[…] it is useful to note that scientific knowledge is usually characterised with reference to the metaphor of a building. The ease with which the terms ‘foundations’, ‘pillars’ and ‘structures’ of knowledge are used indicates the prevalence of this architectural metaphor. Our difficulty was in trying to represent complexity science concepts as though they were parts of a building. They are, in fact, more like a loose network of interconnected and interdependent ideas. A more detailed look highlights conceptual linkages and interconnections between the different ideas. The best way to see how they fit together in the development and humanitarian field would be to try to apply them to a specific challenge or problem. […] Based on our reading, however, a grand edifice may never be erected along the lines of, for example, neoclassical economics. If this is the case, it may be that we need to become better accustomed to a network-oriented model of how knowledge and ideas relate to each other.
For me, it is intriguing how the science of complexity not only defies scientific practices by diverting from the pure deductive and inductive approaches and combining them but also evaded characterizations in ‘traditional’ scientific schemes such as the building mentioned above. This reminds me of the book ‘Complexity and Postmodernism’ by Paul Cilliers, which I started reading but I got stuck somewhere in the middle, overwhelmed by his theory and language. I hope that I will finish it some day and report on that here.
The authors also try to answer a number of questions around the topic of the application of complexity to development and what it means for example for international donors. A few quotes from the concluding remarks:
In our view, the value of complexity concepts are at a meta-level, in that they suggest new ways to think about problems and new questions that should be posed and answered, rather than specific concrete steps that should be taken as a result.
As well as use by implementing agencies, an understanding of complexity must also be built into the frameworks of the donors and others who hold the power to determine the shape of development interventions. This may be easier said than done – complexity requires a shift in attitudes that would not necessarily be welcome to many working in Northern agencies. For example, such a shift may require adjusting away from the ‘mechanistic’ approach to policy, or being prepared to admit that most organisations are learning about development interventions as they go along, or being transparent about the fact that taxpayers’ money may be spent on a project that does not guarantee results. It may mean having smaller, but better programmes.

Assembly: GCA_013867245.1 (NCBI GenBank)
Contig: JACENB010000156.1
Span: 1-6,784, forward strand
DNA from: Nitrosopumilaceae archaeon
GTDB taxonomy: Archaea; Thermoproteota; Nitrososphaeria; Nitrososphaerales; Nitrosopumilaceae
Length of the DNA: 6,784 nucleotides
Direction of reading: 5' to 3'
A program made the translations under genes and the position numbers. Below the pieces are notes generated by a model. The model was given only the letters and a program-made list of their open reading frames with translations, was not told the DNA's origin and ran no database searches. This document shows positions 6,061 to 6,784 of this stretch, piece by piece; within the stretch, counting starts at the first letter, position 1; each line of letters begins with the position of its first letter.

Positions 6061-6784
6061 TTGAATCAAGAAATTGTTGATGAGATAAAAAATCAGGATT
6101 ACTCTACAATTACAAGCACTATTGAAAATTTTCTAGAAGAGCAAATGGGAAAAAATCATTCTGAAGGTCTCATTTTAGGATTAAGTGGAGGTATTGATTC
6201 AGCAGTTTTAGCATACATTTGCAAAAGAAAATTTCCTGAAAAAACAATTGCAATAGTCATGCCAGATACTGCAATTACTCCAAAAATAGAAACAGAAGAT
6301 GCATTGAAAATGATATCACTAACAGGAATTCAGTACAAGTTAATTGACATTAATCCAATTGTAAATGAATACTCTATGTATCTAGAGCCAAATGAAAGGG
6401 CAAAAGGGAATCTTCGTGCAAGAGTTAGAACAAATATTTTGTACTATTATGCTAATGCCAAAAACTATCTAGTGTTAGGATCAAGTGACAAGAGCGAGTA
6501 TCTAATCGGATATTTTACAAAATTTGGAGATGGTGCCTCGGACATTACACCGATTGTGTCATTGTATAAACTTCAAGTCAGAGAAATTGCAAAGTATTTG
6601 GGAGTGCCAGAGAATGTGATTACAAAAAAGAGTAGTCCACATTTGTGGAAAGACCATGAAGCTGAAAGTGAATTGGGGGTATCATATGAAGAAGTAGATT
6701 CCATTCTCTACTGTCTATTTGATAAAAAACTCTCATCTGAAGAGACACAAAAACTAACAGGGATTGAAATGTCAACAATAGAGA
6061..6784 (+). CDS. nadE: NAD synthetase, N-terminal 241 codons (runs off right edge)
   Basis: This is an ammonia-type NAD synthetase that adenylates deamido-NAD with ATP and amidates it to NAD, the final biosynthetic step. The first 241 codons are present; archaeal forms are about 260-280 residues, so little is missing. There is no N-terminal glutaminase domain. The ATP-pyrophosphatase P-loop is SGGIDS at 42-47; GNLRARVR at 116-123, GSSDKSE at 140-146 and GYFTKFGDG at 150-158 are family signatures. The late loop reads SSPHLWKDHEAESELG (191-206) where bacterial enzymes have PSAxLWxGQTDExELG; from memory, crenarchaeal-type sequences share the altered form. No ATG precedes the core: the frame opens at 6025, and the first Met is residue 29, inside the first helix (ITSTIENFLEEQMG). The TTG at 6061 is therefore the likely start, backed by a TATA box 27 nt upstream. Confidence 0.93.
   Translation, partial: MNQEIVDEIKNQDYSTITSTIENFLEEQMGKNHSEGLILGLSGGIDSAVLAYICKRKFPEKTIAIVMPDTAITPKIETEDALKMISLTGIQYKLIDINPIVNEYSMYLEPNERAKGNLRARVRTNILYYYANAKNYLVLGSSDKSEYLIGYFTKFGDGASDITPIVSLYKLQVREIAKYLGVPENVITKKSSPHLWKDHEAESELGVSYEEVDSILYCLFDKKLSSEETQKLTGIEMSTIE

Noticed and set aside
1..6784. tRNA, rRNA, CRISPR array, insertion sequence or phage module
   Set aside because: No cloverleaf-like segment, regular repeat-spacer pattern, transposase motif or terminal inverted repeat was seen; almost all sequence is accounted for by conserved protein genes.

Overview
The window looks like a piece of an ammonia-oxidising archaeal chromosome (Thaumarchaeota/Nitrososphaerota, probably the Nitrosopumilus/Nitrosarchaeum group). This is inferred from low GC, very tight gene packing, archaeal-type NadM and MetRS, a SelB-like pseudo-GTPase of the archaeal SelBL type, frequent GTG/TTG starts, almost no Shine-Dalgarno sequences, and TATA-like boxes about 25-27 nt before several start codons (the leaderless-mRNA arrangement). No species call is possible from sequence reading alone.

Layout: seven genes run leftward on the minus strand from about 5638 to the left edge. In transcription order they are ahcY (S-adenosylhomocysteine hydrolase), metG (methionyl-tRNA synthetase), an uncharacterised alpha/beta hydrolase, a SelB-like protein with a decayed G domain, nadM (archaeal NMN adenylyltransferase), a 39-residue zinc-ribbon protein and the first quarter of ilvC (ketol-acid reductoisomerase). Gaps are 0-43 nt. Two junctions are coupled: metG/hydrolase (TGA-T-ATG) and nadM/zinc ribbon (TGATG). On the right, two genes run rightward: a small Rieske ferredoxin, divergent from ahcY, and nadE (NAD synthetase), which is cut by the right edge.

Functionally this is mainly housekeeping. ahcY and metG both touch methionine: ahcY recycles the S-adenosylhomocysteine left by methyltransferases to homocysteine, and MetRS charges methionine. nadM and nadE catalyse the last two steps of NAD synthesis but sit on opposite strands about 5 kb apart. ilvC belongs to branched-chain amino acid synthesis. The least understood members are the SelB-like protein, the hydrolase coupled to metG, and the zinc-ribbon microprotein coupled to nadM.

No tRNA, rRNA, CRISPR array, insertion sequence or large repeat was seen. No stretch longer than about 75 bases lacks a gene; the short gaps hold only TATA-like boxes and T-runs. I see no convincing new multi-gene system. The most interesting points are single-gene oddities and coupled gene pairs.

At the start of our exploration, our view was simply that complexity would be a very interesting place to visit. At the end, we are of the opinion that many of us in the aid world live with complexity daily. There is a real need to start to recognise this explicitly, and try and understand and deal with this better. The science of complexity provides some valuable ideas. While it may be impossible to apply the complexity concepts comprehensively throughout the aid system, it is certainly possible and potentially very valuable to start to explore and apply them in relevant situations.
To do this, agencies first need to work to develop collective intellectual openness to ask a new, potentially valuable, but challenging set of questions of their mission and their work. Second, they
need to work to develop collective intellectual and methodological restraint to accept the limitations of a new and potentially valuable set of ideas, and not misuse or abuse them or let them become part of the ever-swinging pendulum of aid approaches. Third, they need to be humble and honest about the scope of what can be achieved through ‘outsider’ interventions, about the kinds of mistakes that are so often made, and about the reasons why such mistakes are repeated. Fourth, and perhaps most importantly, they need to develop the individual, institutional and political courage to face up to the implications.
I’d recommend anyone who works in international development and is interested in complexity to read this paper. It is a perfect entry point also for people with no background in complexity science.